If the engine is not running, the alternator has no output and the batteries supply all the energy to power these parasitic loads. The extent of the total load is determined by two factors:
1. Length of time the parasitic load is on.
2. The amount of current the parasitic load is drawing.
For example, a small cooler plugged into a 12V power plug could draw four amps per hourand be left on for the entire weekend (72 hours). Four amps multiplied by 72 hours is 288 Amp/hours. However a dc-ac power inverter can pull 150 amps to power an 800-watt microwave oven. It takes five minutes to cook the item. Five minutes equals 0.0833 hour. 150 amps multiplied by 0.0833 is 12.495 Amp/hours.
As you can see by the examples above, a small load over an extended period of time requires much more energy from the battery pack than a heavy load over a short period of time. Most four-battery packs contain approximately 400 Amp/hours if they are in good condition and at 100% state of charge. As a rule, the depth of discharge must be kept less than 30% to improve battery life.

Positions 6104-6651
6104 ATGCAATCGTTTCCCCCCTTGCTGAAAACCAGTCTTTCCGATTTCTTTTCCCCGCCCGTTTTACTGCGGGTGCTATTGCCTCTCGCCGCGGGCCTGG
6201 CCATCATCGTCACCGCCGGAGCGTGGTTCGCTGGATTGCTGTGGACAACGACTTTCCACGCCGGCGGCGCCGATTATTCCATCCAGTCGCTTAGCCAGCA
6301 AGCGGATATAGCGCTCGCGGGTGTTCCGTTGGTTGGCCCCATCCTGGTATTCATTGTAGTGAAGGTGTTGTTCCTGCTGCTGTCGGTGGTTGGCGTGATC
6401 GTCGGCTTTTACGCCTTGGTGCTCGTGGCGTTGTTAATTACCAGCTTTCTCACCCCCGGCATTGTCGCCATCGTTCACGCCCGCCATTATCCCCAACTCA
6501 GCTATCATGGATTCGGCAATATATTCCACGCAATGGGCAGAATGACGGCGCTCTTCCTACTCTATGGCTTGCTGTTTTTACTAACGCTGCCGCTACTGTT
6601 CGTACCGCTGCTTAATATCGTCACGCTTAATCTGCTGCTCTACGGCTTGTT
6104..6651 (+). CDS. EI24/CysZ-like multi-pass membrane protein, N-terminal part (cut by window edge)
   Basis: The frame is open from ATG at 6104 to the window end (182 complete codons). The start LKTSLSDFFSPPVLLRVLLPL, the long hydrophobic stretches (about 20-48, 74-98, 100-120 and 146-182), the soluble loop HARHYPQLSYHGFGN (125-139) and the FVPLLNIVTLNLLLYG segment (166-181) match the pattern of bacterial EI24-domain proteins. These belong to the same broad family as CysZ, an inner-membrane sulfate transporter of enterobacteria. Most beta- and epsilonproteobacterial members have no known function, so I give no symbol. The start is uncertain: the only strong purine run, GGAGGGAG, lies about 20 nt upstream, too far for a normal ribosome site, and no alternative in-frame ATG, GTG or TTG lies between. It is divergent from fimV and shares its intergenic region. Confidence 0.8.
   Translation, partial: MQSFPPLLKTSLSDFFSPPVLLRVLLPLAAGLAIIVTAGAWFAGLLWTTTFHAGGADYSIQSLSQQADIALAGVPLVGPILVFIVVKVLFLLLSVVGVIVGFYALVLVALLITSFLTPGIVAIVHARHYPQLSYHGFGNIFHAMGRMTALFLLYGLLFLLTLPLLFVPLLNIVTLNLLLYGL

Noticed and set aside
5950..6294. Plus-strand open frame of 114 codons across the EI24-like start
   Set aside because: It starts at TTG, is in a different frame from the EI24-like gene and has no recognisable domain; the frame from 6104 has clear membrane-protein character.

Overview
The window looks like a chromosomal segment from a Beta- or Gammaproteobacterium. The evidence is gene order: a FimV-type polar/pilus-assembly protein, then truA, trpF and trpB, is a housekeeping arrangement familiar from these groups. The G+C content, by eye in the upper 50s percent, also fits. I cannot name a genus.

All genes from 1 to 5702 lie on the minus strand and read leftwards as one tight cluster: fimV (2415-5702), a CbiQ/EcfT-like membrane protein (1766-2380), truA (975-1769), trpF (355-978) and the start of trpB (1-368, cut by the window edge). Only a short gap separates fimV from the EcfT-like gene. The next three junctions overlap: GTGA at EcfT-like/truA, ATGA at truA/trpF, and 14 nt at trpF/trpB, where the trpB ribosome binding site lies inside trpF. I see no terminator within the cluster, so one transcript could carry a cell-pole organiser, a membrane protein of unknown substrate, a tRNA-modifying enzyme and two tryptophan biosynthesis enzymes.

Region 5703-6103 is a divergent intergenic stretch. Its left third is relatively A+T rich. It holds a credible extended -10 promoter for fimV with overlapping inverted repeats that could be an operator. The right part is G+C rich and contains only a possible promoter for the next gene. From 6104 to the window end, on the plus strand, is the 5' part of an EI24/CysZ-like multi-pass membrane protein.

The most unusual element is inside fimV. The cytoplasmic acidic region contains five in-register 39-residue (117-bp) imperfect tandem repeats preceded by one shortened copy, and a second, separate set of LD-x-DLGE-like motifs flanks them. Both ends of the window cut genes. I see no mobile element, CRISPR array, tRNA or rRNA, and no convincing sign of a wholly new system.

The deeper the depth of discharge, the shorter the life will be for all batteries regardless of the type or manufacturer. The small cooler left on over the weekend results in a 72% depth of discharge -- much more than the 30% rule of thumb.
(Information courtesy Purkeys Fleet Electric, www.purkeysfleetelectric.com.)